Allen Fieldhouse (continued)

Updated: March 10, 2009, 1:50 PM ET
Special to ESPN SportsTravel


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The game hasn't even begun, yet, but already the locals are feeling like big winners.

As the starting lineup of the visiting Oklahoma State Cowboys is introduced, the Jayhawks student body feigns disinterest, burying their noses in copies of the school newspaper, The Daily Kansan. Eventually, those newspapers will end up as confetti, showering the student section when each Jayhawks starter is introduced.

While the student body bounces up and down, Kansas wins the opening tip. A few seconds later, Cole Aldrich hits a short jumper to give the Jayhawks a 2-0 lead and the crowd explodes.

Windows -- three panes along the sidelines, nine along the baselines -- line the top of Allen Fieldhouse and the roar after Aldrich's basket is so loud, you find yourself compelled to see if the glass has shattered. Figuratively speaking, they've blown the roof off the joint, but, remarkably, none of the windows lining the place has been literally blown out.

A similar roar will follow virtually every KU basket. Occasionally the fans will let out a collective "KU" chant, extending each syllable to impressive lengths.

Kansans seem to have an easygoing nature about them, but they're not passive. Not during basketball games at Allen Fieldhouse.

Students rise to their feet and stay there for the entire game. Fans behind the basket roll their hands together, mimicking a referee's traveling signal in an effort to distract opponents' free throws. All arms in the house reach to the skies when a Jayhawk unleashes a 3-point attempt. Successful free throws draw a collective "whoosh"; the sound will be heard frequently on this afternoon, as the Jayhawks will hit 11 of 15 free throw attempts.

In the first half, Kansas shoots 50 percent from the 3-point line and takes a 37-24 lead to the locker room.

Six minutes into the second half, Tyrel Reed's hustle play leads to a layup that makes the score 53-35 and the din reaches a new decibel level. Fans here seem to prefer substance to style.

It's a savvy crowd, too. Late in the game, the home team loses track of the shot clock, so the fans help out by counting down the last thee seconds. With an assist from the crowd, Tyshawn Taylor buries a buzzer-beating 3-pointer that makes the score 73-57. It's a dagger.

Poor clock management is the only thing that can beat the Jayhawks now, so Self has his team milk the clock; the KU fans respond to a simple slowdown as if they've just seen Wilt Chamberlain himself return from the great beyond for one last rim-rattling dunk. The crowd is at a fever pitch.

Late in the game the crowd begins singing "Living on a Prayer." Then with just over a minute on the clock and Kansas up 75-62, the game is on ice and the KU faithful busts out "Rock Chalk, Jayhawk."

This time it's the equivalent of Red Auerbach going to the victory cigar and it's haunting, as if the ghosts of Allen and Naismith are chanting right along.

The chant dates back to 1866, when KU chemistry professor E.H.S. Bailey and his associates decided to create a cheer for KU while returning to Lawrence from Wichita on a train. The sound of the train's wheel on the rails had a rhythm and cadence that apparently inspired the cheer, according to the university Web site. It began as, "Rah, Rah, Jayhawk, KU," repeated three times.

Eventually, a KU English professor suggested "Rock Chalk" replace "Rah, Rah," because it rhymed with Jayhawk and also was symbolic of the limestone -- or chalk rock -- surrounding the Lawrence campus. By 1897, "Rock Chalk, Jayhawk" had become KU's official cheer.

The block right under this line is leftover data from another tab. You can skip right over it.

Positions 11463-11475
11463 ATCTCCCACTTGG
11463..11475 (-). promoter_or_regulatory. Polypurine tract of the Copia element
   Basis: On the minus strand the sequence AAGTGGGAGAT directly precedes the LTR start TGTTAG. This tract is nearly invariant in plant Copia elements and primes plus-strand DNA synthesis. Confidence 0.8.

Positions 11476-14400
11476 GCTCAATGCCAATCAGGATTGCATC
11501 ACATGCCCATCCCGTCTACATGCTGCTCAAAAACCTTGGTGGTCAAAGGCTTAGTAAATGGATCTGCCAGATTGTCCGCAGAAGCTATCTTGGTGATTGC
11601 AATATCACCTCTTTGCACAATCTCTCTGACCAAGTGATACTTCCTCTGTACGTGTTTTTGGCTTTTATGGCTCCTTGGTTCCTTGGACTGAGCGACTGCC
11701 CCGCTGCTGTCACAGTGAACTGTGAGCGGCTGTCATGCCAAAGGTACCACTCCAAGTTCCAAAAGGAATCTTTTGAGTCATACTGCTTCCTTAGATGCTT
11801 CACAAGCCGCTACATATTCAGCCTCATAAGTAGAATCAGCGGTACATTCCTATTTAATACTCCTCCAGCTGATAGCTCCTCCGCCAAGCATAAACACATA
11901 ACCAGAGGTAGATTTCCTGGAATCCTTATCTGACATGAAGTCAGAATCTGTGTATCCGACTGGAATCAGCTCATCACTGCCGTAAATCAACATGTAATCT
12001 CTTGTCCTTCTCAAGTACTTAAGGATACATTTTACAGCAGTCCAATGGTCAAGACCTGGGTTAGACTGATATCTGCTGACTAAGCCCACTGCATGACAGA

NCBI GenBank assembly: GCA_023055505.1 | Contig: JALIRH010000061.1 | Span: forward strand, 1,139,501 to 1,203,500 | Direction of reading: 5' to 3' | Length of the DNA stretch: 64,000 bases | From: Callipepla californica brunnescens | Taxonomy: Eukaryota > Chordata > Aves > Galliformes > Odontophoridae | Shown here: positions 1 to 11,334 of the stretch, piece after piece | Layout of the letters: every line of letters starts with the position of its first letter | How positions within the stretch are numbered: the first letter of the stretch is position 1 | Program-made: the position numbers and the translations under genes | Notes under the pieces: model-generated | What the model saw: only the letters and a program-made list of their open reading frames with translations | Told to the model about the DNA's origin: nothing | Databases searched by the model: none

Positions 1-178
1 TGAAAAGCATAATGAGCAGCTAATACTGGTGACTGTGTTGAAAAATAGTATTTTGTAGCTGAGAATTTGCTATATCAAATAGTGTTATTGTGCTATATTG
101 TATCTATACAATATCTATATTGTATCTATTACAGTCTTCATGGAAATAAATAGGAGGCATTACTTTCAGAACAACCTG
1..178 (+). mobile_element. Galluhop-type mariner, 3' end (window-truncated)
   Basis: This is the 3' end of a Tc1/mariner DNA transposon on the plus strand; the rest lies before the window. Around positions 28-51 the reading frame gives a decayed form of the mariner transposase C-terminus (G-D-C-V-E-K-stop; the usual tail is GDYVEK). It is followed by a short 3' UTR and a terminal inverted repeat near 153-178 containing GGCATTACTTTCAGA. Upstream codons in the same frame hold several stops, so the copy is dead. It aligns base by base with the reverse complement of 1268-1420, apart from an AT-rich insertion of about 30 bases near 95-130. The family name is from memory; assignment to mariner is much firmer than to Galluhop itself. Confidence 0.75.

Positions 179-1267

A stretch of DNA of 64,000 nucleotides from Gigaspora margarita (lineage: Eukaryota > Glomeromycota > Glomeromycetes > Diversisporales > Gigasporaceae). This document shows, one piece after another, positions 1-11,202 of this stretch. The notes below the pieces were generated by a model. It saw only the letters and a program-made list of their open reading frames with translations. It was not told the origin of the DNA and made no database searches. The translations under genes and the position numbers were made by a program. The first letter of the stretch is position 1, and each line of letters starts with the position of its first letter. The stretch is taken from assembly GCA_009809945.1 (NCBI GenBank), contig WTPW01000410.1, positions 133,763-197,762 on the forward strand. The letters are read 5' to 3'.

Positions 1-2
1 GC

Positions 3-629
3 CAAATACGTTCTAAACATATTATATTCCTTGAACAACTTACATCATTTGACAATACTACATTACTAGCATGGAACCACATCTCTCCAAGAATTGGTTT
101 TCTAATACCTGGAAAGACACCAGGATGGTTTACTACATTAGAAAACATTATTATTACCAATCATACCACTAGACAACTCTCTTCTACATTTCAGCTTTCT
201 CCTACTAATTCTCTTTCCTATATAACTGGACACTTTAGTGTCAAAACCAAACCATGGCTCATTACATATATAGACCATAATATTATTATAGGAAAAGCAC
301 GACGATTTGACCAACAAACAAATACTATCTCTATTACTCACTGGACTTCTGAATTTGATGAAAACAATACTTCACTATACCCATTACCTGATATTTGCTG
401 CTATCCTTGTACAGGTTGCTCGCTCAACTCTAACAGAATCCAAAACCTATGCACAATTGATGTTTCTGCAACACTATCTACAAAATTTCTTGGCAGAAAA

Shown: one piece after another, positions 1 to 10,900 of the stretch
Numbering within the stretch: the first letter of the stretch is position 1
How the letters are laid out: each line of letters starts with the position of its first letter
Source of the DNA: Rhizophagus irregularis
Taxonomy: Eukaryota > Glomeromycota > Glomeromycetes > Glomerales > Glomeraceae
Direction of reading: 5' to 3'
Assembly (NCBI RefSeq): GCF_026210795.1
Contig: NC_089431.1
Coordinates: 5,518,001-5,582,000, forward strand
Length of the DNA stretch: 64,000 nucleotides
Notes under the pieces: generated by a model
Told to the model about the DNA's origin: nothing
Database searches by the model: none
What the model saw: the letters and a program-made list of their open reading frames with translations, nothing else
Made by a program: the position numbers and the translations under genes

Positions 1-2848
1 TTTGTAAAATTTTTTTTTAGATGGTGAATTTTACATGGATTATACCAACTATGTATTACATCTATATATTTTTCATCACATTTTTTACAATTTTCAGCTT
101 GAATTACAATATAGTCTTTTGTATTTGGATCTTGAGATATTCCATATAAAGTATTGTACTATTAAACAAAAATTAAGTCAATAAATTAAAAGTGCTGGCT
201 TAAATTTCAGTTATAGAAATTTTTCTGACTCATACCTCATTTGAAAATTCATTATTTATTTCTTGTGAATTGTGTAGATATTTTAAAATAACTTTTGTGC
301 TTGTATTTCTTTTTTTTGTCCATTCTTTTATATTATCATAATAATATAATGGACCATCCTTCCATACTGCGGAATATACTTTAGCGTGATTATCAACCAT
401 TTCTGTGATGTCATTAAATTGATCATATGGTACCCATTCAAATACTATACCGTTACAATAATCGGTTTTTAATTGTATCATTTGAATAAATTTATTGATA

Given the back story, Allen Fieldhouse's limestone exterior no longer seems so wan. Nor does the flat surrounding farmland. Not when the KU students bust out the waving of the wheat, another audience participation ritual that has the locals sending Oklahoma State home by using their arms to replicate stalks of straw blowing in the breeze.

The Jayhawks lock up a 78-67 win, extending their home winning streak to 37 games, the longest active streak in the nation.

Sure as a Masters champion makes his way to Butler Cabin, a victorious KU fan heads to The Wagon Wheel, a cozy bar located in the middle of a prototypical college-town neighborhood, just a block off campus. Instead of slipping into a green blazer, fans slide into cramped booths or onto bar stools and down cheap beer. The Wagon Wheel seems somewhat like a renovated residence, which helps explain its house party vibe. Walls at "The Wheel" are lined by flat screen TVs playing out-of-town games, along with lots of Kansas memorabilia and the signatures of most everyone who has set foot in the joint. Roy Williams and Larry Brown were regulars when they coached here.

A banner over the bar welcomes KU alumni, who have turned out at The Wheel in big numbers. Games here are family affairs. Dads who still tuck coach's shirts into faded Levi's 501s and mothers who still drape cable-knit sweaters over their shoulders share a postgame toast with the T-shirt-clad scions who follow in their footsteps.

Garth Brooks croons "Friends in Low Places" from the jukebox, but fans here actually are on top of both the world and Mount Oread, the hill on which KU is located. That's right, a hill in Kansas. That unlikely combination inspired Kansas State students to dub the place "Snob Hill"; but only a rival from a nearby state school could find much fault with Lawrence.

If Allen Fieldhouse were a ballpark, it would be Wrigley Field. If it were a museum, it would be the Smithsonian. As it stands, it feels like a little of both, and it just might be the best college basketball experience anywhere.

Brown, the vagabond coach who has been everywhere, had it right all along.

Kansas is special.

Doug Ward is a Southern California-based freelance writer.

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